Xanthoma is a skin condition in which certain fats build up under the surface of the skin.
Skin growths - fatty; Xanthelasma
Xanthomas are common, especially among older adults and people with high blood lipids (fats). Xanthomas vary in size. Some are very small. Others are bigger than 3 inches (7.5 centimeters) in diameter. They may appear anywhere on the body. But, they are most often seen on the elbows, joints, tendons, knees, hands, feet, or buttocks.
Xanthomas may be a sign of a medical condition that involves an increase in blood lipids. Such conditions include:
Xanthelasma palpebra is a common type of xanthoma that appears on the eyelids. It usually occurs without any underlying medical condition.
A xanthoma looks like a yellow to orange bump (papule) with defined borders. There may be several individual ones or they may form clusters.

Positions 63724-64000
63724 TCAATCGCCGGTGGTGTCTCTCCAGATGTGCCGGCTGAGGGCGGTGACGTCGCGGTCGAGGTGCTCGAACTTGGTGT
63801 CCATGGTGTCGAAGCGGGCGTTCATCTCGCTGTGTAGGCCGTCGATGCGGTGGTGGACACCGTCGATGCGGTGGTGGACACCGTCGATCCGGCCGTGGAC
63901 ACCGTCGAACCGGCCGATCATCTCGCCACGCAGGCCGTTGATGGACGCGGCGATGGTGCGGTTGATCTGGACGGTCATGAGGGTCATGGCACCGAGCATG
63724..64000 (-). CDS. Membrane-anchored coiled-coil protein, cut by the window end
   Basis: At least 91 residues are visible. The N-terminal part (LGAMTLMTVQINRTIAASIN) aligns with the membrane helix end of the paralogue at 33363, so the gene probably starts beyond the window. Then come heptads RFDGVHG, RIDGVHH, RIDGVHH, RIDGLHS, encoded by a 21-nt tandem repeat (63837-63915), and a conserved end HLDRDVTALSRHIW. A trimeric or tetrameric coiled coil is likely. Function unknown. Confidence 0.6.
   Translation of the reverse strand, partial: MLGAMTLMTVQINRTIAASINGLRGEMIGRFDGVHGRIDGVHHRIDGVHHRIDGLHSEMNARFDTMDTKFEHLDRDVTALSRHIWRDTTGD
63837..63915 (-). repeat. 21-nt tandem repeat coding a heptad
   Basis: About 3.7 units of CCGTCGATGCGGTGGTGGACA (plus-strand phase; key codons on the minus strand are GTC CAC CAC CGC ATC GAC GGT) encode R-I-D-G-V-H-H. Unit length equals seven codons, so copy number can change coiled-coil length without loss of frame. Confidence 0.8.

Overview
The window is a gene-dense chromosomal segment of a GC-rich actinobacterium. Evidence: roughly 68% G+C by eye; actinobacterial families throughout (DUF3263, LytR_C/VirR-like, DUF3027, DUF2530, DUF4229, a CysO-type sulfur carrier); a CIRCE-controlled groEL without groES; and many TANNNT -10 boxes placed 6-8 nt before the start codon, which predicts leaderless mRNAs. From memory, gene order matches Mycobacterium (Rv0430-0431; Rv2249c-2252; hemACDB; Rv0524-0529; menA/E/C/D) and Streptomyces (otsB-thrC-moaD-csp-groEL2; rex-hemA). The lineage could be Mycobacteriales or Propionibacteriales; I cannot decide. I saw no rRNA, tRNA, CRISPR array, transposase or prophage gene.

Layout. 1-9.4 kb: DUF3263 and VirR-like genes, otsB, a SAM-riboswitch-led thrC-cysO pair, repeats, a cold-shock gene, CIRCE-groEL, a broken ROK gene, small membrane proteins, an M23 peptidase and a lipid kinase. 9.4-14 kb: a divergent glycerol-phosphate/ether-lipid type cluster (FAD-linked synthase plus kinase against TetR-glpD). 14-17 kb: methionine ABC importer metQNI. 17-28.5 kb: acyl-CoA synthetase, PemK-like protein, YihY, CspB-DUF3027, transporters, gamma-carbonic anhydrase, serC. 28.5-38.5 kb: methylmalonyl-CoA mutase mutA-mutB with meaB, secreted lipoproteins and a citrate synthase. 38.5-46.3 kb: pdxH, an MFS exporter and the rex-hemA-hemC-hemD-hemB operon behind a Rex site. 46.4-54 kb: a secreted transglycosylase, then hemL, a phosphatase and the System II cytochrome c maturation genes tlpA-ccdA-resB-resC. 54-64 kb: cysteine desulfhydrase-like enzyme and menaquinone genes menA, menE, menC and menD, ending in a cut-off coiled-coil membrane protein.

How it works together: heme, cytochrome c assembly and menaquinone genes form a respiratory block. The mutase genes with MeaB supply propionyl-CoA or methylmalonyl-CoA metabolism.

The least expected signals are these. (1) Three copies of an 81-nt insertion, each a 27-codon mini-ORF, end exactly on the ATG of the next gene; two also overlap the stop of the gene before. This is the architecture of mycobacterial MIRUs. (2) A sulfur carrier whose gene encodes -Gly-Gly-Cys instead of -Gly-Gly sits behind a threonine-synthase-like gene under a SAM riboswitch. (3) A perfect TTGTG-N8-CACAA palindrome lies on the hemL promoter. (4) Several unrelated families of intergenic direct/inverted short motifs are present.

If you have a disease that causes increased blood lipids, treating the condition may help reduce the development of xanthomas.
If the growth bothers you, your provider may remove it by surgery or with a laser. However, xanthomas may come back after surgery.
The growth is noncancerous and painless, but may be a sign of another medical condition.
Call your provider if xanthomas develop. They may indicate an underlying disorder that needs treatment.
To reduce the development of xanthomas, you may need to control your blood triglyceride and cholesterol levels.
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Massengale WT. Xanthomas. In: Bolognia JL, Schaffer JV, Cerroni L, eds. Dermatology. 4th ed. Philadelphia, PA: Elsevier; 2018:chap 92.
White LE, Horenstein MG, Shea CR. Xanthomas. In: Lebwohl MG, Heymann WR, Berth-Jones J, Coulson IH, eds. Treatment of Skin Disease: Comprehensive Therapeutic Strategies. 5th ed. Philadelphia, PA: Elsevier; 2018:chap 256.